Broker Check
You better watch out, You better not hide

You better watch out, You better not hide

December 05, 2023

In the beginning of 2023, it seemed like every analyst, economist, and market commentator was predicting a recession. Well, this far it looks like they were all wrong in 2023. But who could blame them? Not many were predicting double digit earnings in the market this year, and no one I heard expected rates to jump from 0% to 5% over the last two years. Which leads a lot of people to wonder:

Are we now entering a recession?
And if we are, what's going to happen to the market?
Should we move to cash?

With Money Markets paying between 4.50%-5.00% right now 2, it's easy wonder if you should be cashing out your investments and real estate and move to cash. The prospect of doing so is particularly heightened when the risk of a recession is on the horizon. But over time, we have tons of research's that shows that stock prices incorporate the general risk expectations of a recession and bake the recession into the value before the recession is actually announced. 

Per Dimensional (DFA) in their post "Long-Term Investors, Don't Let a Recession Faze You: 

Across the two years that follow a recession’s onset, equities have a history of positive performance. Data covering the past century’s 16 US recessions show that investors tended to be rewarded for sticking with stocks. In 12 of the 16 instances, or 75% of the time, returns on stocks were positive two years after a recession began (see Exhibit 1). The average annualized market return for the two years following a recession’s start was 8.8%. Looked at another way, a $10,000 investment at the peak of the business cycle would have grown to $12,145 after two years on average. 

It's easy to understand why using the "R" work worries people. I get it. I work with retirees and people who are planning toward retirement every day. That's what we do.

But history has proven that a positive outcome comes usually follow recessions. 

So, as we say, "plan first, invest second". Make decisions on how to build your portfolio that will last if there is a recession. That's the long-term planning we like to talk about.


  1. Exhibit 1 Graph/Image credit to Dimensional Funds Advisors LP: Long-Term Investors, Don't Let a Recession Faze You

In USD. Performance includes reinvestment of dividends and capital gains. The Fama/French indices represent academic concepts that may be used in portfolio construction and are not available for direct investment or for use as a benchmark. Index returns are not representative of actual portfolios and do not reflect costs and fees associated with an actual investment.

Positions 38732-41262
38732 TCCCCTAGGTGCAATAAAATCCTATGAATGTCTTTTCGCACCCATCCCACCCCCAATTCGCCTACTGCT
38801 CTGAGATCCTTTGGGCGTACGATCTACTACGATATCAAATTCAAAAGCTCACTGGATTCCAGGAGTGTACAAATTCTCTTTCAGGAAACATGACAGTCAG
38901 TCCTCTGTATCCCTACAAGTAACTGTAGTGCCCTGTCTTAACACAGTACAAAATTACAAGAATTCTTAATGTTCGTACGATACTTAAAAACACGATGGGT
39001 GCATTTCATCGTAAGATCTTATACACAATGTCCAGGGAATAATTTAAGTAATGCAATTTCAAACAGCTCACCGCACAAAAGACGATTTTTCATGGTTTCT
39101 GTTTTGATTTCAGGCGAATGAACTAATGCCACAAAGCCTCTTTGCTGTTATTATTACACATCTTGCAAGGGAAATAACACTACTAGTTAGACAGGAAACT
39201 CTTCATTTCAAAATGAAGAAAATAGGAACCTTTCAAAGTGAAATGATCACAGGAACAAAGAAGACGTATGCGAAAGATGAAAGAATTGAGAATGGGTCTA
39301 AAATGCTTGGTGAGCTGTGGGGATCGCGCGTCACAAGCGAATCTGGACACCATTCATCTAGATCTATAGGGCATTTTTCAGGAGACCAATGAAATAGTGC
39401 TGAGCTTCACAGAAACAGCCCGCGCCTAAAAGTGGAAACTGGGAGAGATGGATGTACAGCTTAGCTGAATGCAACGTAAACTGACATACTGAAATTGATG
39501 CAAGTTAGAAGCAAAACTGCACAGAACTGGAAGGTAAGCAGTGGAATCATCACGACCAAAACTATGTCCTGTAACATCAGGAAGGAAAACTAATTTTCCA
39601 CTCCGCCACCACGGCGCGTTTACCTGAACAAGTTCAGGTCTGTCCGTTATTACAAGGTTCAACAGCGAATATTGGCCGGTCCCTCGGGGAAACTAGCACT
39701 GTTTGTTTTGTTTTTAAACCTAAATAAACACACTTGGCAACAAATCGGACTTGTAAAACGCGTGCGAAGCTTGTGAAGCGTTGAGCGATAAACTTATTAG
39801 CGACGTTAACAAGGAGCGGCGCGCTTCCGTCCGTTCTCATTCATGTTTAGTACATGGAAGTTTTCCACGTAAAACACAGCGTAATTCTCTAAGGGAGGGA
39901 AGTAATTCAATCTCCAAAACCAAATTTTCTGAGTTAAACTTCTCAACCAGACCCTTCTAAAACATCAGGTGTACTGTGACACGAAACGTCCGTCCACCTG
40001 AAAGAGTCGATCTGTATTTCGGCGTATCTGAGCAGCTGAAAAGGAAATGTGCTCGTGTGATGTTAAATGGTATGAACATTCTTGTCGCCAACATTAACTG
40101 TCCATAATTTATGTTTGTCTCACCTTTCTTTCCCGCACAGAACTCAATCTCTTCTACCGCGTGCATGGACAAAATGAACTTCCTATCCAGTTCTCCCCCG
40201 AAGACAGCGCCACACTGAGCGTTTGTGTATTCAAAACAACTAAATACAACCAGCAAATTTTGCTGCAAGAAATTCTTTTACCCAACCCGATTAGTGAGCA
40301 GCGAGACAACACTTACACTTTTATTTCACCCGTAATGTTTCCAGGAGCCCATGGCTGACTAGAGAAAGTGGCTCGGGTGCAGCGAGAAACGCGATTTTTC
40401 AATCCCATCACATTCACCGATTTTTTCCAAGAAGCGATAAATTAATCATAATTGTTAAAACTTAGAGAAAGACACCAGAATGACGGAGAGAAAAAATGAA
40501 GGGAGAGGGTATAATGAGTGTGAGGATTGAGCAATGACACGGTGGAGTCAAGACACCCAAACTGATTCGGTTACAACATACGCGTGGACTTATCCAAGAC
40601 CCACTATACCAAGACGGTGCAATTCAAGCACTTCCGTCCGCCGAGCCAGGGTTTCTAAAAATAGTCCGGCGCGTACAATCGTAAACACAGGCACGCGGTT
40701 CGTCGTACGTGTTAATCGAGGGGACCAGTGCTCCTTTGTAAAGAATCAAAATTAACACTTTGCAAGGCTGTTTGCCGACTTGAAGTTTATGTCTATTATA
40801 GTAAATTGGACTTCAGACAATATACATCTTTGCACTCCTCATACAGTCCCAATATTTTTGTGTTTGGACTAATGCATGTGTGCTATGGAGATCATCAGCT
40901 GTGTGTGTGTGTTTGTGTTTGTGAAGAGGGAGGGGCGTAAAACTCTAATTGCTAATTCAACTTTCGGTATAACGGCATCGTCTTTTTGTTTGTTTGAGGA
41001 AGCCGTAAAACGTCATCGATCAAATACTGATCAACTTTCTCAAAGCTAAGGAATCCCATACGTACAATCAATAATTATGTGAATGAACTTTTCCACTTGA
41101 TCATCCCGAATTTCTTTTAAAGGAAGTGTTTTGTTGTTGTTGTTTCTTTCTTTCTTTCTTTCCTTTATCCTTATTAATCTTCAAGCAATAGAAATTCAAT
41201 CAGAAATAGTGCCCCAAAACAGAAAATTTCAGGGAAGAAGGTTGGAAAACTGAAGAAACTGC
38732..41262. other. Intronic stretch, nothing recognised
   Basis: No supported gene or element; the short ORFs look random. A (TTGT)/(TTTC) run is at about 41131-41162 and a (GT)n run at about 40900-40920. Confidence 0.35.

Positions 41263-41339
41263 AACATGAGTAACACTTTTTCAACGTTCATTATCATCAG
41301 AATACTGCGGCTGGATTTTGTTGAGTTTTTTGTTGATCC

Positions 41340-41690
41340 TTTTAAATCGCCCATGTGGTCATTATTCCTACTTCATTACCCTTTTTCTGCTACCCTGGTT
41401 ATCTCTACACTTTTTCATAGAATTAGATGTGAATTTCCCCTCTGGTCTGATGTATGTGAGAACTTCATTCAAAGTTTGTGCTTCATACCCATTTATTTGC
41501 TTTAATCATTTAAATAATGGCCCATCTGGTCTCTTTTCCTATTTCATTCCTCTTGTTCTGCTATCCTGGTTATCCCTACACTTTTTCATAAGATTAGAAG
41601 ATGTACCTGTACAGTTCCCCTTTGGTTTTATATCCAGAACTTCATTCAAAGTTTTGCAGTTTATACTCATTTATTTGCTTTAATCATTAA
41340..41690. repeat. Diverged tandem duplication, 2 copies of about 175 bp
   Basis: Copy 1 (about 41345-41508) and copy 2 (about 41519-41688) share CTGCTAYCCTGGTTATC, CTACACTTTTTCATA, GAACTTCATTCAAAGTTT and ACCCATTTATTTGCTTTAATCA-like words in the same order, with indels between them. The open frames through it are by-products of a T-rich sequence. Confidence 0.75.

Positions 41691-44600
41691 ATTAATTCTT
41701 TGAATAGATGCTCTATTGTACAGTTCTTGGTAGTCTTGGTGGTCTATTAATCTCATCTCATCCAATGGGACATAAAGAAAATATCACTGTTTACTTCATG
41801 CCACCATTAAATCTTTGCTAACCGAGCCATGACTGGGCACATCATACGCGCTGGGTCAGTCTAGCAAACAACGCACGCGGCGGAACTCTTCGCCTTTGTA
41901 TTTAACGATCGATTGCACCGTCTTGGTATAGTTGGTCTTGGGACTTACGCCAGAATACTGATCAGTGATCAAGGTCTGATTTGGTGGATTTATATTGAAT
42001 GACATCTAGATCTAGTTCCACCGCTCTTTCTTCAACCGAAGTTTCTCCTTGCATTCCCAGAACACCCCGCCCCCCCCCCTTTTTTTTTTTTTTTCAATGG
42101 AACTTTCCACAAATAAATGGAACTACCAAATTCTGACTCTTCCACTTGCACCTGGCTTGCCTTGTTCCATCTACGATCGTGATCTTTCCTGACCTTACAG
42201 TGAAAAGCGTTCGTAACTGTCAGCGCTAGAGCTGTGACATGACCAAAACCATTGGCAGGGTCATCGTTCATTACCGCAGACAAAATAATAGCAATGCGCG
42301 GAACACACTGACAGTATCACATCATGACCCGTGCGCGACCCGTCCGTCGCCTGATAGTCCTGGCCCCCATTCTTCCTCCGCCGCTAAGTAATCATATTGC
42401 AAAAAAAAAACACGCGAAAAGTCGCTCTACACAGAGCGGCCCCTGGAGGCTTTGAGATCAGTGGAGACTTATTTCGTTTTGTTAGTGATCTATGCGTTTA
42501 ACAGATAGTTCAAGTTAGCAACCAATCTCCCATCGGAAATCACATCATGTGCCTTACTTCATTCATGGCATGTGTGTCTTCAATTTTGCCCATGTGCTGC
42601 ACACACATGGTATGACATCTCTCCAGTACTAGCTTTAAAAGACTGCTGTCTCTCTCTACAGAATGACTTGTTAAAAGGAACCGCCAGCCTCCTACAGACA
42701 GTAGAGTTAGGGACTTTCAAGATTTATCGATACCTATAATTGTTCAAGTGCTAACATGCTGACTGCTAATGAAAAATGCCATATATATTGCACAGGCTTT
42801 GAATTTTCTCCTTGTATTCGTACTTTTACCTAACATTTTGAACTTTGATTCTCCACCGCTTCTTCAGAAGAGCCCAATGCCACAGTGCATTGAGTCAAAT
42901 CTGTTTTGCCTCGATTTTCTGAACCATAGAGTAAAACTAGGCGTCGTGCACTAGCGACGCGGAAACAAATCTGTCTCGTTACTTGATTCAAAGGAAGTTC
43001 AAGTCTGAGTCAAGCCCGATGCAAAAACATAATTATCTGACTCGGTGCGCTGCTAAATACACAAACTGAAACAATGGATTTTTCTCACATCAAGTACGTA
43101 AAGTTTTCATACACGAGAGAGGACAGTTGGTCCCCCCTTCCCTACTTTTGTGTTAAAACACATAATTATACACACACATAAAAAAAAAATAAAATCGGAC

Growth of wealth shows the growth of a hypothetical investment of $10,000 in the securities in the Fama/French US Total Market Research Index over the 24 months starting the month after the relevant recession start date. Sample includes 16 recessions as identified by the National Bureau of Economic Research (NBER) from October 1926 to February 2020. NBER defines recessions as starting at the peak of a business cycle.

Results shown during periods prior to each index’s inception date do not represent actual returns of the respective index. Other periods selected may have different results, including losses. Backtested index performance is hypothetical and is provided for informational purposes only to indicate historical performance had the index been calculated over the relevant time periods. Backtested performance results assume the reinvestment of dividends and capital gains. Eugene Fama and Ken French are members of the Board of Directors of the general partner of, and provide consulting services to, Dimensional Fund Advisors LP.

Investments involve risks. The investment return and principal value of an investment may fluctuate so that an investor’s shares, when redeemed, may be worth more or less than their original value. Past performance is not a guarantee of future results. There is no guarantee strategies will be successful.